For small government contractors, the disconnect between the SBA’s updated limitations on subcontracting rule and the FAR’s outdated rules has been very confusing. For more than two years, the FAR and SBA regulation have used different formulas to determine compliance, and the SBA rule–but not the FAR–allows the use of “similarly situated entities” on small business set-asides and 8(a) contracts.
This has created major headaches for small businesses, who have had no definitive answer to what should be a simple question: “which rule do I follow?” Now, finally, there is some important progress to report in clearing up this discrepancy: yesterday, the FAR Council issued a proposed rule to update the FAR’s limitations on subcontracting provisions and conform them to the SBA’s rule.
SBA’s regulations say that in order to qualify as a small business under a set-aside or sole-source contract seeking manufactured products or supply items, an offeror ordinarily must either be the manufacturer of the end item or qualify under the nonmanufacturer rule.
This post will discuss five things your small business should know about qualifying as a manufacturer under the SBA’s rules; in a future post, I’ll walk through the nonmanufacturer rule.
Let’s get to it: here are 5 Things You Should Know about the SBA’s definition of manufacturer.
To be eligible for a small business set-aside procurement seeking a manufactured product, an offeror has to either be the product’s manufacturer or otherwise qualify under the nonmanufacturer rule.
Determining whether a business qualifies—either as the manufacturer or nonmanufacturer—can be a fact-intensive and confusing task. But it’s a vitally important one, as the penalty for not qualifying can be the loss of an awarded contract.
Recently, however, the SBA Office of Hearings and Appeals provided important clarity on how a small business might qualify as a nonmanufacturer.
Let’s take a look.
The VA has adopted a Class Deviation to the VAAR, severely restricting the ability of VA Contracting Officers to request waivers of the nonmanufacturer rule–and, even more troubling, suggesting that Contracting Officers need not apply the statutory SDVOSB and VOSB preferences even when the SBA has already granted a class waiver.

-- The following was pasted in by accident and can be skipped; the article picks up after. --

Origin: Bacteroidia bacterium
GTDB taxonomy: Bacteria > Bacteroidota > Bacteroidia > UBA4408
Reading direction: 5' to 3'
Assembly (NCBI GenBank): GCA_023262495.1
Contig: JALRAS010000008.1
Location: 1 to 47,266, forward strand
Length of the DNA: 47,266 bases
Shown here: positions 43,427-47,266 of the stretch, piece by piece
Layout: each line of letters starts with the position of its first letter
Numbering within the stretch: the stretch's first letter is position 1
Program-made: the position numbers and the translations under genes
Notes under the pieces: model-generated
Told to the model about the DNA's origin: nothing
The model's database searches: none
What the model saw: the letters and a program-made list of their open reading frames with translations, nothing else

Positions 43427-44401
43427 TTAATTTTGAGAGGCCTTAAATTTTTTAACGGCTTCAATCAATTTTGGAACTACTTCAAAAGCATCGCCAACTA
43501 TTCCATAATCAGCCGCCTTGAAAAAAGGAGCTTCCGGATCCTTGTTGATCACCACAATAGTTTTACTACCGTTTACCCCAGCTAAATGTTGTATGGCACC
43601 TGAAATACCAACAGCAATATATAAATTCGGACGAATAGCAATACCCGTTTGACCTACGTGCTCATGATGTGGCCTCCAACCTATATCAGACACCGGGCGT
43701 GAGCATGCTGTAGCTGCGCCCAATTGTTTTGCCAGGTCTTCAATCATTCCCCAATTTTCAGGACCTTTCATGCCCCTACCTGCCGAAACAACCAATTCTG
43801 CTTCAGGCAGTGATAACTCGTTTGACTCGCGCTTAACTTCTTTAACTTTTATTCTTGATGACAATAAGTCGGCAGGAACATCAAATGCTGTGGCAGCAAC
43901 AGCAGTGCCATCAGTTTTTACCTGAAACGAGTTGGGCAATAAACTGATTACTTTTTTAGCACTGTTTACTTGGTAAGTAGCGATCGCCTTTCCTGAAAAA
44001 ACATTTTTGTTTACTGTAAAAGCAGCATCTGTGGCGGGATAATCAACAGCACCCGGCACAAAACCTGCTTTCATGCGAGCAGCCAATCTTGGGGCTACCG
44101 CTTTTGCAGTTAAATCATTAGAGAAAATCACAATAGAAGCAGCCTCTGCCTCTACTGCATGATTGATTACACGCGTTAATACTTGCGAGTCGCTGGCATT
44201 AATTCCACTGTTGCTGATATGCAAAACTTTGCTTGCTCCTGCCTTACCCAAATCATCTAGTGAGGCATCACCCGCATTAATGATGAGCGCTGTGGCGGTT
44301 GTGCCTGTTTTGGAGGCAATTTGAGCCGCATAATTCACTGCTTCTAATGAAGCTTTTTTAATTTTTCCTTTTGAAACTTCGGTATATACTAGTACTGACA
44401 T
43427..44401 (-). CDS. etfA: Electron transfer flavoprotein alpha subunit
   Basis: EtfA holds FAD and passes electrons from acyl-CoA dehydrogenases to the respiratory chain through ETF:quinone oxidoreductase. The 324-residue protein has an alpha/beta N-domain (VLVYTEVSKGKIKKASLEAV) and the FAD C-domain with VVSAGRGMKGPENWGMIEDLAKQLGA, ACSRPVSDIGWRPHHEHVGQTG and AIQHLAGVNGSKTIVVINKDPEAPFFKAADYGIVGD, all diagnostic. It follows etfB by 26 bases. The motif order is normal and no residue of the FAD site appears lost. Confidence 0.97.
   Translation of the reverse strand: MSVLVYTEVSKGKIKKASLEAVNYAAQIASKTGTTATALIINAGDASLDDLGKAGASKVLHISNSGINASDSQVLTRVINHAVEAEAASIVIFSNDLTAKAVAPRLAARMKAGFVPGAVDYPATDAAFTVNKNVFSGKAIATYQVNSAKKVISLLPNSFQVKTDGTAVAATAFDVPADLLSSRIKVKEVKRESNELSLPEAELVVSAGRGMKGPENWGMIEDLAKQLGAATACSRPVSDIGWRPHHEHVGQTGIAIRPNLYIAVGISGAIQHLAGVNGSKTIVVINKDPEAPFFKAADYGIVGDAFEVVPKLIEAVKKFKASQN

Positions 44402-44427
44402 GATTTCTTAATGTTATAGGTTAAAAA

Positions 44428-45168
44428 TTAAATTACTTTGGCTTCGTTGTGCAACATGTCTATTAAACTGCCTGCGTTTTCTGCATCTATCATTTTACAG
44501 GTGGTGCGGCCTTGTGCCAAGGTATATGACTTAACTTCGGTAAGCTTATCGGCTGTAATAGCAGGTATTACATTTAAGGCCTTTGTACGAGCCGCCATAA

You may be wondering “does the VA’s Class Deviation comply with Kingdomware?” Good question.
I was fortunate enough to spend the beginning half of my week speaking at the 2017 SAME Small Business Symposium in Bremerton, Washington. It was a wonderful event and it was nice to be able to see so many familiar faces (and make some new acquaintances). I am back in the office to wrap up the week and bring you yet another SmallGovCon Week In Review.
In this week’s edition: former President Obama’s “mandatory sick leave” Executive Order may remain on the books after all, IDIQ contracts made up about one-third of all federal contracting spending over a four-year period, contractors react to President Trump’s “Buy American, Hire American” Executive Order, and much more. Continue reading
March Madness is here! I hope your brackets are doing well. So far, mine haven’t been “busted,” but Notre Dame looked mighty shaky in that opening-round win over Princeton.
While I get ready for tomorrow’s games with my Duke Blue Devils and Kansas Jayhawks, I’m keeping an eye on the latest and greatest (or not so great) in government contracting. In this week’s SmallGovCon Week In Review, the GAO releases a major report on the state of government contracting, an IT contractor will pay $45 million to resolve claims of overcharging the government, the SBA proposes to terminate a nonmanufacturer rule class waiver, and more.
The SBA Office of Hearings and Appeals reaffirmed recently that a business need not manufacture the most expensive component of an item in order to be considered its manufacturer.
Rather, under the SBA’s size rules, a company may be considered a manufacturer if it adds important functionality to the end product, even if the proportion of total dollar value added by the company is relatively small.